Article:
If you’ve been one of our customers for a while now, you may be starting to have the same problem that I have-- you have a shelf full of old, empty tea tins. They’re too small for some use for them to be immediately apparent, and yet too nice to simply throw away. Surely, there must be a use for them.
Don’t despair, dear reader. There is a use for them. In fact, there are at least seven.
If you live near our store, you can bring your tin back in, and get a 5% discount on whatever we fill it back up with. You can fill it with more of the same tea, or try something new. We offer this discount to encourage people to re-use our tins, and to reduce our usage of less-sustainable bags.
However, if you live a little farther away, there are absolutely other things that can be done with them.
Try re-purposing our tins as tiny holiday gift boxes! A little goo-gone, or a long soak in soapy water should lift the label. A bow stuck to the top should give it a festive feel. Our tins should keep delicate gifts from being crushed, even if they find themselves at the bottom of an over-full purse, and should be much less painfully slow to open than something covered in elaborate layers of wrapping-paper. The best part is that you have given your recipient a tiny metal box, which is just a little too useful-looking to throw out, thus passing your own problem on to them.
You’ll want to find something sharp, and try to puncture a hole in the bottom of our tins before you plant anything in them, so that they’ll drain. (Yes, this is why those cute herbs that you tried to grow in mason jars all died.) Then, fill them with a little soil, or composted tea leaves, and plant something that won’t outgrown it’s tiny new home in them, like basil. Keep a dish under them to catch any excess water, and keep them in the proper amount of sunlight. As long as you remember to water them, they should be very happy in their new homes.
If you're looking for more of a challenge in the green growing things department, try stacking several of them into a pyramid, and hot gluing them like that. Then, grow plants which quickly reproduce using runners (such as strawberries or spider plants) in them. Enjoy your tower of greenery.
I, personally, cannot cook without someone telling me exactly what to do every step of the way. Thus, I end up asking friends for recipes constantly. This leads me to a giant pile of haphazard scraps of paper. If you'd like to keep that authentic feel of handwritten recipes, but are not particularly fond of the pile of paper scraps method, try writing them all out on index cards, and putting the index cards in an old tea tin.
Soap dishes always feel too unnecessary to buy, in spite of the fact that they are very necessary things. Therefore, put that goat soap you bought from the nice Amish woman at the farmer’s market (or that other bar soap you happen to own, no judgement) in an empty tea tin. Some coins or clean stones in the bottom of it will help you keep it from falling over, and should also help your soap, which should now be balanced in a more upright position, to dry off more, rather than sitting in that gross puddle of soap-water that ends up in the bottom of conventional soap dishes.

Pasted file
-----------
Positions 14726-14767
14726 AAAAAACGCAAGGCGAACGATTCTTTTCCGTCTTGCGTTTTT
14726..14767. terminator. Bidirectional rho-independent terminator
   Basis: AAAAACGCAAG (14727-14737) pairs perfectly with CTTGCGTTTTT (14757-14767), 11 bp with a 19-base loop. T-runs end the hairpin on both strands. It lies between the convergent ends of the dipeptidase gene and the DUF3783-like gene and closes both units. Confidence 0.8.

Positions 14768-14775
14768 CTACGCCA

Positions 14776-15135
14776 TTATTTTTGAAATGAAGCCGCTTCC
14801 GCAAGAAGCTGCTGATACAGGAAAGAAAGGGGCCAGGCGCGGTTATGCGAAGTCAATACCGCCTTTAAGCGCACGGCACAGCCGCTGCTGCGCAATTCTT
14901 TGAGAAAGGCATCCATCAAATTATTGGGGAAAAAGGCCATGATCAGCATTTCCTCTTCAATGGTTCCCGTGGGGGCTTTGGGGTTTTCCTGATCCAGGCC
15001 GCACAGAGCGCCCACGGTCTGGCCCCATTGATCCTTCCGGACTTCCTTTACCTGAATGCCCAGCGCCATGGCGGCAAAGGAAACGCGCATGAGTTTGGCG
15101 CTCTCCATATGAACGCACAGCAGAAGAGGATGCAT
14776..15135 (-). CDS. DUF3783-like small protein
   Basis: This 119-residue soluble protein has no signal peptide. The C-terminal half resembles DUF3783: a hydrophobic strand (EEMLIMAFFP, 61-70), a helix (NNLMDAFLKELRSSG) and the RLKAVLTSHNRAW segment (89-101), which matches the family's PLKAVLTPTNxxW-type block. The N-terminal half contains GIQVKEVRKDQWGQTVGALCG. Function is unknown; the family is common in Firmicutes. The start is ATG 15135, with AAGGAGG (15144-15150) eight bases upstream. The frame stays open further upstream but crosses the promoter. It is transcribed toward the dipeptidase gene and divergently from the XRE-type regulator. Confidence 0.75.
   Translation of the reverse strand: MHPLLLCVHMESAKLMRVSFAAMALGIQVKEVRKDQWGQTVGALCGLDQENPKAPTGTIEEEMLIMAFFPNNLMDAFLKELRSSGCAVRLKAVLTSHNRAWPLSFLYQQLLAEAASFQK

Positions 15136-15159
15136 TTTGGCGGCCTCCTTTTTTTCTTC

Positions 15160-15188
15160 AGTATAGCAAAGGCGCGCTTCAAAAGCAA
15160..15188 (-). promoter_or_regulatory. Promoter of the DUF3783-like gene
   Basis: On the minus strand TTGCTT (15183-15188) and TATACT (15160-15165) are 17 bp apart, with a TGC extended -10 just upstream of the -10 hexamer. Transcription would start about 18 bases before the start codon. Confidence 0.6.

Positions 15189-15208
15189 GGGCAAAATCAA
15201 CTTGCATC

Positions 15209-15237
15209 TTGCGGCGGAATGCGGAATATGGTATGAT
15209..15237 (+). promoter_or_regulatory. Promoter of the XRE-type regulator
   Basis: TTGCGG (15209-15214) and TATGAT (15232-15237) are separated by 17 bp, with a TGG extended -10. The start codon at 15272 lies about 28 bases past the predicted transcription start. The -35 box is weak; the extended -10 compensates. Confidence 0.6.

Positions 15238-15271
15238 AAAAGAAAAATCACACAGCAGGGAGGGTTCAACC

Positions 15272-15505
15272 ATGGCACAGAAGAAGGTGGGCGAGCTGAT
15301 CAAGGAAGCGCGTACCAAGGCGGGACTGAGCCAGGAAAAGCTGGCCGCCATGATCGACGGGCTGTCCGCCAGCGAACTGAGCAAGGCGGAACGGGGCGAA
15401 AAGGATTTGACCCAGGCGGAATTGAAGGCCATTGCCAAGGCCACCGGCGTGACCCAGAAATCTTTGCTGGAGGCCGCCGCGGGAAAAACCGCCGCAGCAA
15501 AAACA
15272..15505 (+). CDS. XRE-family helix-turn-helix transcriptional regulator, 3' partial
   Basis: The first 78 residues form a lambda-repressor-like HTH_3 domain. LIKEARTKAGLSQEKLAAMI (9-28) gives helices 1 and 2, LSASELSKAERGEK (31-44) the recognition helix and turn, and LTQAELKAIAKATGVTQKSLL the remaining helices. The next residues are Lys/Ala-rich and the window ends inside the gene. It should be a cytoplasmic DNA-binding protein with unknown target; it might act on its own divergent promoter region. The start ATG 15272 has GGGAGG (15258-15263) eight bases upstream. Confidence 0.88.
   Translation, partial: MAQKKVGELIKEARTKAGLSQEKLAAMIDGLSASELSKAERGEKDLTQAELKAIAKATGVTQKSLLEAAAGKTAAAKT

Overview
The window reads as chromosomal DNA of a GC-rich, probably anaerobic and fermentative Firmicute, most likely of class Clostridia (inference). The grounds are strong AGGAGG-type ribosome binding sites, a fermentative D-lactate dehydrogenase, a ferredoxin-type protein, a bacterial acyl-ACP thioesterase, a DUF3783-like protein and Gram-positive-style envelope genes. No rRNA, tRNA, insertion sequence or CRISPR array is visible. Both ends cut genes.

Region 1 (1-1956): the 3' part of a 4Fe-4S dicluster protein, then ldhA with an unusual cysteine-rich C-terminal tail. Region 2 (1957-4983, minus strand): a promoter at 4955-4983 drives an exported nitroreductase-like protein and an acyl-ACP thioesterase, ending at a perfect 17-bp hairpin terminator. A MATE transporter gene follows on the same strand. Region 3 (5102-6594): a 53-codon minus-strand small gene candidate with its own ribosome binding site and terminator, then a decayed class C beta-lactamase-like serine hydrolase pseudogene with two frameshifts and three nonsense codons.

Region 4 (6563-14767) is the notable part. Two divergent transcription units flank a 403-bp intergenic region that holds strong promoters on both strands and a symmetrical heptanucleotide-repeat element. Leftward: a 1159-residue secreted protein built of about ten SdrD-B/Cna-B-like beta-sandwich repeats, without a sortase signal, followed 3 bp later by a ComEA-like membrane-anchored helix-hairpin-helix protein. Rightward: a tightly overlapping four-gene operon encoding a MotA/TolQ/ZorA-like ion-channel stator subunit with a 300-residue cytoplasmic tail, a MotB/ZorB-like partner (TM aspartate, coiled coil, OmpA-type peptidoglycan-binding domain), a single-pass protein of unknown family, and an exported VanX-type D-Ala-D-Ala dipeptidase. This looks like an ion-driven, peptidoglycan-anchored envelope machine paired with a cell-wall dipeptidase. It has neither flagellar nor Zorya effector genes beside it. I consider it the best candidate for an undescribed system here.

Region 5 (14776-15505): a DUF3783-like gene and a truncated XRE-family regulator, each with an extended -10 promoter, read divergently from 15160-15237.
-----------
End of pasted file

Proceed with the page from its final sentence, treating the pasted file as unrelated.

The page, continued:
Where do you store your business cards? How are you keeping them organized? Are you keeping them wrapped up with a rubber band? Just a guess. Instead of doing that, imagine putting them all in a tea tin in your car. Going to a networking event? Great. You didn't forget your business cards, because they're in a tin right next to you. Grab a handful of them, and be glad that you drink so much tea. They should even smell faintly of your favorite tea.
Coins eventually add up, but they only add up if you can find a way to keep track of them. Empty the coins from your pockets at the end of each day into one of our tea tins, and you may eventually find yourself with enough coins to buy yourself more tea! The tin should even have a handy lid, for keeping your coins safe and contained while you take them to the bank, to have them processed first. Please do not try to buy your tea all in pennies. It would be a long day for us both.
Flip back the lid of one of our tea tins, and it becomes a cute, quirky desktop organizer to keep all of your pens, pencils, and multiple colors of highlighter in. If you’re having trouble with it falling over, we recommend again filling the bottom with stones or coins, to weight it.
I personally have stacks of flashcards like this laying around everywhere. While a regular 3X5 card is a little large for our tins, cards made from halved index cards (which tend to be too small to contain with rubber bands anyways) fit in them perfectly. Plus, when you’re stressed in those moments before an exam, your cards will all smell like your favorite tea.
If you're ordering online, and you'd like for your tea to come in a tin, you can find them here. Simply specify in the notes which teas you would like in which tins, as we offer a variety of colors. They really are a much better option for storing tea, for reasons which are explained by this blog post.
What do you do with your empty tins? Have you tried any of these things, or have you found other uses for them?